|Crystal class||Ditrigonal pyramidal (3m)
(same H-M symbol)
|Unit cell||a = 10.362 Å,
c = 37.106 Å; Z = 6
|Color||Colorless to white|
|Crystal habit||Occurs as anhedral grains|
|Cleavage||Poor - indistinct|
|Specific gravity||3.1 (measured)|
|Optical properties||Uniaxial (-)|
|Refractive index||nε=1.62, nω=1.623|
Discovery and naming
The mineral is named after George P. Merrill (1854–1929) of the Smithsonian Institution. Merrill had described the mineral from four meteorites in 1915: the Alfianello, Dhurmsala, Pultusk, and Rich Mountain meteorites. The mineral was not recognized as distinct from whitlockite, however, by the IMA until 1975.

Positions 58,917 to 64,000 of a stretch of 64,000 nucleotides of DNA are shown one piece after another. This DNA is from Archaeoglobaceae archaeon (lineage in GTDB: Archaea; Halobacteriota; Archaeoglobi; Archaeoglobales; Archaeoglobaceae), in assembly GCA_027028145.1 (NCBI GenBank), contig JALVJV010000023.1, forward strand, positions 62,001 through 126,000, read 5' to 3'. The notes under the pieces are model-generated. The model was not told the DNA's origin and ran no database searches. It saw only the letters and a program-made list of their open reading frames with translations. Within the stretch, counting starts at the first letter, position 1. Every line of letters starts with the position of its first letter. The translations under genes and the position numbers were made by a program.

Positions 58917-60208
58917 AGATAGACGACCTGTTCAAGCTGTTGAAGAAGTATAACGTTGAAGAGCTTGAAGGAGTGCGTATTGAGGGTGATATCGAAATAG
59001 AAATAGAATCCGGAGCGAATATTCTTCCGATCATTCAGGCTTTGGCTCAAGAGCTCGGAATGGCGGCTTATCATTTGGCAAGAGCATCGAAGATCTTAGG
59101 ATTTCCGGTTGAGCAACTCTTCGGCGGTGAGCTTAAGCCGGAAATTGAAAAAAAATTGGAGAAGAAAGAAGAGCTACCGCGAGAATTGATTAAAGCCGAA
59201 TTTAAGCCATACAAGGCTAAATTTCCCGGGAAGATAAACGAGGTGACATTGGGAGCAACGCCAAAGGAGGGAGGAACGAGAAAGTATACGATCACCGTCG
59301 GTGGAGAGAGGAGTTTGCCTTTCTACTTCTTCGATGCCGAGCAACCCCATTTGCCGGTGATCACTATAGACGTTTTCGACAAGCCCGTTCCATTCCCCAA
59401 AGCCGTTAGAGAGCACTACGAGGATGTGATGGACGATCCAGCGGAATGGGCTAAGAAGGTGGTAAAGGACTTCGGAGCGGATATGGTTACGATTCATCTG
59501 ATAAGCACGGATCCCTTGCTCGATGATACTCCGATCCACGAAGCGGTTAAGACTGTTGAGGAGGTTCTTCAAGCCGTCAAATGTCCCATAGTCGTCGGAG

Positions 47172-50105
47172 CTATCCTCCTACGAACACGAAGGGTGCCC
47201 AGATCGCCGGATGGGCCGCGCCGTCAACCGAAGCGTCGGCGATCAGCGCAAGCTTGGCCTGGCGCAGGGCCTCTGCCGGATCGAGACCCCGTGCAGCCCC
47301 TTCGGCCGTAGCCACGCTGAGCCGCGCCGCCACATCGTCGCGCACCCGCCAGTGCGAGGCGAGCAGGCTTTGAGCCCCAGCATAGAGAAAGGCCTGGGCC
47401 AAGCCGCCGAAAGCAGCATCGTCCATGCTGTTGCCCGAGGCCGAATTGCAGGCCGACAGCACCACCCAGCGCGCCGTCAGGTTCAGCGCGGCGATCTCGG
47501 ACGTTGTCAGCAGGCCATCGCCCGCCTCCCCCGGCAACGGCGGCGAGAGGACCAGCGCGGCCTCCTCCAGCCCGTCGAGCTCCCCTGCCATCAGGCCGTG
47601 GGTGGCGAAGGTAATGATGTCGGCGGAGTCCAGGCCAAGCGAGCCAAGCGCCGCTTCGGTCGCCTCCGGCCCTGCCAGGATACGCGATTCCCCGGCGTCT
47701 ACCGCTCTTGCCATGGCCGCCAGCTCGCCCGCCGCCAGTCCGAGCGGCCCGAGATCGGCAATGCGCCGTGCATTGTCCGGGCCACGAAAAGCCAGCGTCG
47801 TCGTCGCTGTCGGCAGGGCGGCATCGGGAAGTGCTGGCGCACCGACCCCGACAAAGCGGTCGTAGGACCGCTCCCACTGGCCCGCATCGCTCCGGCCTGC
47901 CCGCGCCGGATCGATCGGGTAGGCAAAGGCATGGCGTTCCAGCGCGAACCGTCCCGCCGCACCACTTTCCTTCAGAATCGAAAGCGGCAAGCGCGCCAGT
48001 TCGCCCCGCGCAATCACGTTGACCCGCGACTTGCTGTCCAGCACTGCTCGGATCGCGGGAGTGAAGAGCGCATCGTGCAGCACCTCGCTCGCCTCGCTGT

- Merrillite data on Webmineral
- "Merrillite". Mindat. Retrieved 6 January 2013.
- Jolliff, Bradley L.; John M. Hughes; John J. Freeman & Ryan A. Zeigler (2006). "Crystal chemistry of lunar merrillite and comparison to other meteoritic and planetary suites of whitlockite and merrillite". American Mineralogist. 91: 1583–1595. doi:10.2183/am.2006.2185.
|This article about a specific phosphate mineral is a stub. You can help Wikipedia by expanding it.|